There has been a significant drop so far this year in the number of companies or individuals in the UK ceasing contact with organisations targeted by animal rights extremists.
According to the Association of the British Pharmaceutical Industry (ABPI), the number of so-called “capitulations” fell from 24 in the first half of 2006 to just two in the same period this year.
In general, violent activity by extremists against drug researchers and their associates hit “new lows” in the six months to June, the ABPI noted. There had already been a significant decline in violent harassment by animal rights protestors last year, when tougher legal sanctions introduced by the Labour government began to bite.
Damage to property, whether company, personal or public, by animal rights activists stood at 29 incidents by the end of June, compared with 31 for the first half of 2006. ‘Home visits’ by activists are on the increase, however, with 15 in January-June 2006 but 20 in the first half of 2007.
At the same time, the ABPI found, the number of advertised demonstrations by activists has increased “marginally”, showing that “the right to protest in a lawful manner has not been compromised”.
While welcoming the sustained low level of extremist activity, Dr Philip Wright, the ABPI’s director of science and technology, said it was essential to maintain the momentum at a time when new government departments were being formed under Gordon Brown, Tony Blair’s successor as prime minister. “In particular, it is critical the effective cross-departmental co-ordination through the Cabinet is not lost,” Dr Wright commented.
And despite the encouraging decline in ‘capitulations’, “more work needs to be done to build confidence across the business community to support companies going about their legal activities”, he stressed.
On the defensive
The figures come at a time when the UK government has been thrown back on the defensive over animal testing. The latest Home Office figures showed another annual rise in the number of scientific procedures involving animals during 2006.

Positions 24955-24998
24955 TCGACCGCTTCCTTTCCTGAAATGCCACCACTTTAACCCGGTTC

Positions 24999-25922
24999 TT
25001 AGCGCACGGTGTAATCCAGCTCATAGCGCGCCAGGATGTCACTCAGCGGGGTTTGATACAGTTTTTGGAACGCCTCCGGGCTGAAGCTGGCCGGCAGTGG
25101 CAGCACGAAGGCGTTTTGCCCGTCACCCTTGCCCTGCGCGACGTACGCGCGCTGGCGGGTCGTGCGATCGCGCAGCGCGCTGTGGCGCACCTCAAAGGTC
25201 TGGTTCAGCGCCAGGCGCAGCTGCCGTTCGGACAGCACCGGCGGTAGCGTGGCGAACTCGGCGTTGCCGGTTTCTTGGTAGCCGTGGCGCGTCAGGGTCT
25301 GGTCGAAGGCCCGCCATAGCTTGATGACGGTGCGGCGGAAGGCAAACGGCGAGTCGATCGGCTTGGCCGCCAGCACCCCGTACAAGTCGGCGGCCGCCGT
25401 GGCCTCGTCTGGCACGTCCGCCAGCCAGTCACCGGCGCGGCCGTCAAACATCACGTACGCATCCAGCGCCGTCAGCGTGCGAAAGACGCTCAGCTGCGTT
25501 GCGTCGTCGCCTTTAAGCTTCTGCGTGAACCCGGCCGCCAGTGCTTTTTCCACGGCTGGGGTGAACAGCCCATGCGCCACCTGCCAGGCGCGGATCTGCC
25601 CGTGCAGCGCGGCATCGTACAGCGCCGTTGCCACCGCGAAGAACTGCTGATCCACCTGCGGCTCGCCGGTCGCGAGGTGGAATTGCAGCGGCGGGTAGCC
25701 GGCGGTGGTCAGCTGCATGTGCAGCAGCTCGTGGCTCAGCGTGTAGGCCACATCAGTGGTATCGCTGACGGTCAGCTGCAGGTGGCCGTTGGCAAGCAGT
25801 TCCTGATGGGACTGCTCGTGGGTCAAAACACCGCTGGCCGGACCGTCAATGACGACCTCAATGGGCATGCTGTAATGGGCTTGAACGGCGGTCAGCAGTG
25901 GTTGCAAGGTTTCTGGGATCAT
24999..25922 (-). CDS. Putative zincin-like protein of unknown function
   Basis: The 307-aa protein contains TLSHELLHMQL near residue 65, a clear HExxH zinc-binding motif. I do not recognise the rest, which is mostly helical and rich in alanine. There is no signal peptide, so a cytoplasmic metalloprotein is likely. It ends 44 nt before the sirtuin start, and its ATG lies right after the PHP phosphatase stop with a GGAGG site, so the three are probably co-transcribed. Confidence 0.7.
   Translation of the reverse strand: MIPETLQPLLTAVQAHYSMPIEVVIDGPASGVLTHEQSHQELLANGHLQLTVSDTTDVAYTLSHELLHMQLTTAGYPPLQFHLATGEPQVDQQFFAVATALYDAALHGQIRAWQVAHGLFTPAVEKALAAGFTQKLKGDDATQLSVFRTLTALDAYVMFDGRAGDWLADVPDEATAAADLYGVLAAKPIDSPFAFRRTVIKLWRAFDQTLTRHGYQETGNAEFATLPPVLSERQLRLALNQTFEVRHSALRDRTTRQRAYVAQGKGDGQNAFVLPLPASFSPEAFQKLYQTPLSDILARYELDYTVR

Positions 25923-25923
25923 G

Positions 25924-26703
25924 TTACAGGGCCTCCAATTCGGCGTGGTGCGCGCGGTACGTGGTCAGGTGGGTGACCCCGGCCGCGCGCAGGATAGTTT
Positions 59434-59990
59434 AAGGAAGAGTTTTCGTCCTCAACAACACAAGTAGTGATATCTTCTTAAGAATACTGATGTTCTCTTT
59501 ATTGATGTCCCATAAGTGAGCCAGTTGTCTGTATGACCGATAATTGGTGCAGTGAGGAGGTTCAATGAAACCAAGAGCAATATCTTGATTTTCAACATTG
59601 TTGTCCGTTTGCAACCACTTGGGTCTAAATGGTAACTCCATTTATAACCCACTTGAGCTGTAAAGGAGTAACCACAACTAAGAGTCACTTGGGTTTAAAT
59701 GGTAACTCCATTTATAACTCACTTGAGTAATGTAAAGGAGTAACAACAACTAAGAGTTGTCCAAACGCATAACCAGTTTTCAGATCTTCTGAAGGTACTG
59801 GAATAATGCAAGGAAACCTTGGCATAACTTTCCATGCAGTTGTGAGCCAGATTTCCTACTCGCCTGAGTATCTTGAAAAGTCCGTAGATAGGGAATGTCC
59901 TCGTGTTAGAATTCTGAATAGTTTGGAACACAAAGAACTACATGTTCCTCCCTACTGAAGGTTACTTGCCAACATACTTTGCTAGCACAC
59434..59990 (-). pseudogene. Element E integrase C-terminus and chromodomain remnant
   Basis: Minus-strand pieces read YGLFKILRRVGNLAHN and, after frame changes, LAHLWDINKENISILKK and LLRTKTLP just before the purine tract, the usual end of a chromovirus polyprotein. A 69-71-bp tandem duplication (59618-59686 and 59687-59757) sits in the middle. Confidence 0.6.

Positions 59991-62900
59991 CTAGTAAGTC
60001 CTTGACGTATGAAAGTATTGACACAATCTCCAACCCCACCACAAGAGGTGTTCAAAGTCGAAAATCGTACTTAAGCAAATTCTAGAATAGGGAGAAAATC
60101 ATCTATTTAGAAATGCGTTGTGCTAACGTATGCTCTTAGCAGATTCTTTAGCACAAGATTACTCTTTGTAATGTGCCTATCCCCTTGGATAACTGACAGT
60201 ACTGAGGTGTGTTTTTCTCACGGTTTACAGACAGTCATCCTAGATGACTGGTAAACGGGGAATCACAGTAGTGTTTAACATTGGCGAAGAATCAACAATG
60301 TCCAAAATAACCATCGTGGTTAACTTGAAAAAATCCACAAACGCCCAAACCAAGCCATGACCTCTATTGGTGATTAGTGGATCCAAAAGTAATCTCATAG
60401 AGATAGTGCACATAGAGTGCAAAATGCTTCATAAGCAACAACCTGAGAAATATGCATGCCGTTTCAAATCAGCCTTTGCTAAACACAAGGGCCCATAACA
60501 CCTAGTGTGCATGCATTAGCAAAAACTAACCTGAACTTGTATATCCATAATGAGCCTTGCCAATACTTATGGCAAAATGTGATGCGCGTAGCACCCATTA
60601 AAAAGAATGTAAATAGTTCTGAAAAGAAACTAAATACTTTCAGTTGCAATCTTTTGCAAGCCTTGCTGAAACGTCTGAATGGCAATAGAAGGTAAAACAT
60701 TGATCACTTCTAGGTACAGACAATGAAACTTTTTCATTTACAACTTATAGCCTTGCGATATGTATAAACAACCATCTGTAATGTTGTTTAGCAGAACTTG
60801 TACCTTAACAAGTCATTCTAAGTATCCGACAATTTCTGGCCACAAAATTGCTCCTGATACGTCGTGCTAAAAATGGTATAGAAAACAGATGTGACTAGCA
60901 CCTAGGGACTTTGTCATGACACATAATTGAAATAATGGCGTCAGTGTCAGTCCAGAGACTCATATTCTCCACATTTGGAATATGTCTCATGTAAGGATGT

The government’s record on ensuring animal suffering is kept to a minimum in UK laboratories under the Animals (Scientific Procedures) Act 1986 was also challenged last week in a judicial review brought by the British Union for the Abolition of Vivisection (BUAV).
According to the BUAV, which won a partial victory in the High Court when the judge ruled that the Home Office had acted unlawfully in licensing invasive brain experiments on marmosets on the basis of a 'moderate' suffering banding, some 76% of the British public believe the government should, as a matter of principle, prohibit experiments on any live animals that cause pain, suffering, distress or lasting harm.
There is also a European dimension to this debate. Directive 86/609, which provides for the protection of laboratory animals in research across all EU industrial sectors, is currently under review. The legislative process for a revised Directive that would better reflect advances in science and technology is expected to start this autumn.
The European Coalition to End Animal Experiments in particular wants to see experiments on non-human primates outlawed in the review.